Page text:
experiment station and the village of Ovejero are located, has about 7,500
hectares under cultivation, of which only 250 are irrigated.
The main crops in the area are beans, maize, rice and sorghum, and ICTAl
has found it to be a good area in which to Work since the yield increases are
sufficiently dramatic with known technology .that farmers are eager to cooperate.
They have had good results with the CATLT beans and good fertilizer response.
In the past, whereas farmers used to get 400 kilos per hectare, they are now
getting 1,500 to 2,000 kilos per hectare so that the comnbination of seed and
fertilizer is working very well.
Land values in the area are intermediate between the figures cited for
01intepeque and La Maquina. If it were for sale, it would be about 1,000 Quet-
zales per ma~nzana; and if rented, it would be 150 per year for irrigated land
and 50 per year for unirrigated land. An alternate arrangement for the use of
lans Is share cropping with the owner, supplying the inputs and taking half of
The combination of increasaldemand for, and scarcity of, fertilizer has
driven the price up considerably. People would use 200 pounds per mtanzana at
planting time if it were available. The types normally available~ in the area
are 16-20-0 and 15-15-15 with a great scarcity of Urea. Some people are
exchanging fertilizer for 2 quintales of beans for one of fertilizer. This
nakes very expensive fertilizer since the price of beans is now 15 to 20
Quetzales per hundred. If bought for cash from BANDESA, they could get the
complete fertilizer at 8.50 and 12 Quetzales per 100 pounds for Urea, Accord-
ing to informants,' private merchants are selling the complete fertilizer for 17
and charging 22 for Urea.
The agricultural year begins in Piay with the preparation of the land either
by oxen or by tractor. The technicians claimed that there was a movement away
from tractor use toward increase use of oxen owing to the costs of tractor
services. B heedoft o alyJn,, according to when the rain begins,
they plant ~their corn and. beans, the normal association being olne row of corn
_for _four _rows o~cf he~ans, _By _the. end of .June _they _are ready .f or the ir first
weeding, which is done early enough to avoid crop damage. In Jukl, they will
do the second weeding and fertilize it if fertilizer is available. At the end
of August, they will harvest the beans and by the 1st. of Seggea~ber, they will
plant the second crop of beans right away,'leaving the corn standing. By the
end of SepDtember, they will double the corn and the stalks will be used as
climbing poles for the second crop of beans. In October, they begin the weeding
of the second crop of beans. Some use sorghum instead of beans for a second
crop, especially if they fear they do not have moisture for the beans. 'd~hen
they have a choice, they will plant beans on the slopes in M:ay and then try to
get a second crop of beans on the low areas, which have greater humidity. There
are apparently lots of different systems according to the individual farmer and
there are differences in terrain. November is the month for the second weeding
and in late November and December, they will harvest the second crop of beans
and the corn. If sorghum wras used as a second crop, it is harvested in De~cember
and January. January and February, they will get the lanrd cleaned up and turned
over, sometimes taking the corn and sorghumn stalks for t-he'animatls, and other
timE!s simply burning them. If they are in a flat, irrigated area, January and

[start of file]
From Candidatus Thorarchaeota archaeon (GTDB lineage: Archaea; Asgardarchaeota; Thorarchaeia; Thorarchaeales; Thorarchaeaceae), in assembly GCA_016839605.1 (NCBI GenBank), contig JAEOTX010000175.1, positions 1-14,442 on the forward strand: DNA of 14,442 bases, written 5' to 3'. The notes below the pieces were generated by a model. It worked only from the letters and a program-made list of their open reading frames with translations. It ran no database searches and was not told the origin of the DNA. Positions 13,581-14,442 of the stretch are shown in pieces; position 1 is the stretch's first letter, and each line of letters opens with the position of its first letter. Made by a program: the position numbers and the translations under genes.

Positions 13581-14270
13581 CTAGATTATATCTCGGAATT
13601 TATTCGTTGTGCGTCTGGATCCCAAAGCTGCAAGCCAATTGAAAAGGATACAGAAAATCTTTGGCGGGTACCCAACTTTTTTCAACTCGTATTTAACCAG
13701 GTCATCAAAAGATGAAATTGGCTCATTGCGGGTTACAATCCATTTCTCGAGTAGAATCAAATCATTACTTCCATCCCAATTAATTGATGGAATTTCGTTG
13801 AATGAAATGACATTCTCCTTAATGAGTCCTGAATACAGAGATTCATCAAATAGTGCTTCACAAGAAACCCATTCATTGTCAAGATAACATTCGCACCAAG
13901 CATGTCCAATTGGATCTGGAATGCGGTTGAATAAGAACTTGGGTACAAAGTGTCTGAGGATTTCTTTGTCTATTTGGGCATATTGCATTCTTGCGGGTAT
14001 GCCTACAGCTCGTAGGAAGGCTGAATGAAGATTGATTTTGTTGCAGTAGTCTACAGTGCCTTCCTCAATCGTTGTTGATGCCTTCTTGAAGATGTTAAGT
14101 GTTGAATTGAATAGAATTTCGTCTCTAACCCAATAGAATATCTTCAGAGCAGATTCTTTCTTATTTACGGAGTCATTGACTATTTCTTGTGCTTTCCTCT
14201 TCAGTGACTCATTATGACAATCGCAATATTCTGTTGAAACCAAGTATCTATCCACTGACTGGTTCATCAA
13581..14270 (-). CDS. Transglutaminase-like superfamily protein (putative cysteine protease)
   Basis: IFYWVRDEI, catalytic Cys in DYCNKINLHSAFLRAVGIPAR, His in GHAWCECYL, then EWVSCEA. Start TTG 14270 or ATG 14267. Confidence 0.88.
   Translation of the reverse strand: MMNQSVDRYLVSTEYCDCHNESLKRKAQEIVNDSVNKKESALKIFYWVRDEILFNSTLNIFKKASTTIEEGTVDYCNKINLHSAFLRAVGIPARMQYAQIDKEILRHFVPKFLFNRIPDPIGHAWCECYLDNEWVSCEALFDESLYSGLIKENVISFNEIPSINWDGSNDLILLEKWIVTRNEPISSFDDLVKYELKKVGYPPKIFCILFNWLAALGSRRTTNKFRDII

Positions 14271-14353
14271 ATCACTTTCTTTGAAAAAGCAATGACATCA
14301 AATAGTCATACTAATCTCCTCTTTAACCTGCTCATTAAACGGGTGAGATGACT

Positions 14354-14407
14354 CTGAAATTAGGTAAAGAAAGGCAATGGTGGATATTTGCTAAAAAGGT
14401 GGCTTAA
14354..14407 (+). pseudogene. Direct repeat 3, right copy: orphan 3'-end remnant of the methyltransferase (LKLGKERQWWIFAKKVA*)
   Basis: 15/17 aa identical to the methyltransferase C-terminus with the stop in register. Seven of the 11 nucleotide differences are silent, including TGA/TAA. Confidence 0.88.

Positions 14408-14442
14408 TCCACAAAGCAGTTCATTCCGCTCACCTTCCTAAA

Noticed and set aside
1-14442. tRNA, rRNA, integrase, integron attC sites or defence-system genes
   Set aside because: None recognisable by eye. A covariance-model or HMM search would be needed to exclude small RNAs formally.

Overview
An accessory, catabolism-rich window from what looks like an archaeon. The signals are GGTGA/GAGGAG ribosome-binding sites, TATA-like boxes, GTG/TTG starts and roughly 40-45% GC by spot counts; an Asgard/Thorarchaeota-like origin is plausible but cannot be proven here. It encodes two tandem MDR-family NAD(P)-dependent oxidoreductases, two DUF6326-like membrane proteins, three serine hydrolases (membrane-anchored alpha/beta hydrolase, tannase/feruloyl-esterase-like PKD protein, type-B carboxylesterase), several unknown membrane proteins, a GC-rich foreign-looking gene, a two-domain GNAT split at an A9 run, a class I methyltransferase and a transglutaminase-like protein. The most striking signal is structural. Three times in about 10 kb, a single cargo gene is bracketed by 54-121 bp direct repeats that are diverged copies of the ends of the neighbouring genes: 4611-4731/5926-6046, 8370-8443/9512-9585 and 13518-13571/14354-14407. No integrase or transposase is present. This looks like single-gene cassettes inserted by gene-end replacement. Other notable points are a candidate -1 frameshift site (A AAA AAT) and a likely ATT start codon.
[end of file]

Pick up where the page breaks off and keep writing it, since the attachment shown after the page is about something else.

February will be utilized to get in a third crop. People who do not- have
irrigated land frequently work as mozo f~or those who do, or migrate to some
other zone during the entire period from January to May.
On the irrigated land, they raise tomatoes, tobacco, onions, in addition
to the crops mentioned above. They avoid tomatoes during the July planting and
do it only under irrigation because of disease problems. M:ost of these crops
are sold to El Salvador and Nicaragua, as well as to the capital city. March~
is weeding and fumigationl timne for tomatoes and onions, and by the end of March
and early Aoril, they harvest the tomatoes and onions,.and in May~ the n2W
agricultural year begins.
The yields per manzana and price information below was supplied by the
technicians at the Las Mfonjas stations:
Maize 3 40-50 quintales per manzana for the first crop, which sells for
6.50. Normally there is no second crop.
Beans = 15 if it is interplanted and 25 if it is zoned alone on the first
crop and the second crop sees a drop to 12 quintales if it is interplanted and
15 if it is planted alone. They expect the price to be about 18 this year.
Sorghumn P It is only planted as a second crop and it will normally yield
14 quintales and sell at 5 Quetzales.
Tomatoes = Raised only as a second or third crop and will normally yield
300 quintales per manzana and sell for 1.60.
Onions =- Only as a second, or third crop and they normally get: an average
of 132,000 plants per manzana, w~hichi they will sell anywhere from 2 to 38
Quetzales per thousand depending on the arkpret. Apparently, there is an
enormous price fluctuation.
SRice =- It: is- only upland--rice in this area and it yields about .30 quiia-
tales per manzana, and will sell for 14 to 16 Quetzales before being processed.
Tobacco = It is never intercropped with other things and yields about 15
quintales on the first crop and 13 to 15 on the second crop and sells for 55
to 58 Quetzales per quintal.
.The parcels are about 3 1/2 hectares per farmer in this area, and most
farmers live in town and cultivate all of their lots. People from this area
have migrated to the La MaLquina in the past and according to somce informants,
the excess population is now heading to the Peten to get parcels. Off-fare
opportunities to work in handicraft and other activities are very limited in
the area although some hat-making does go on.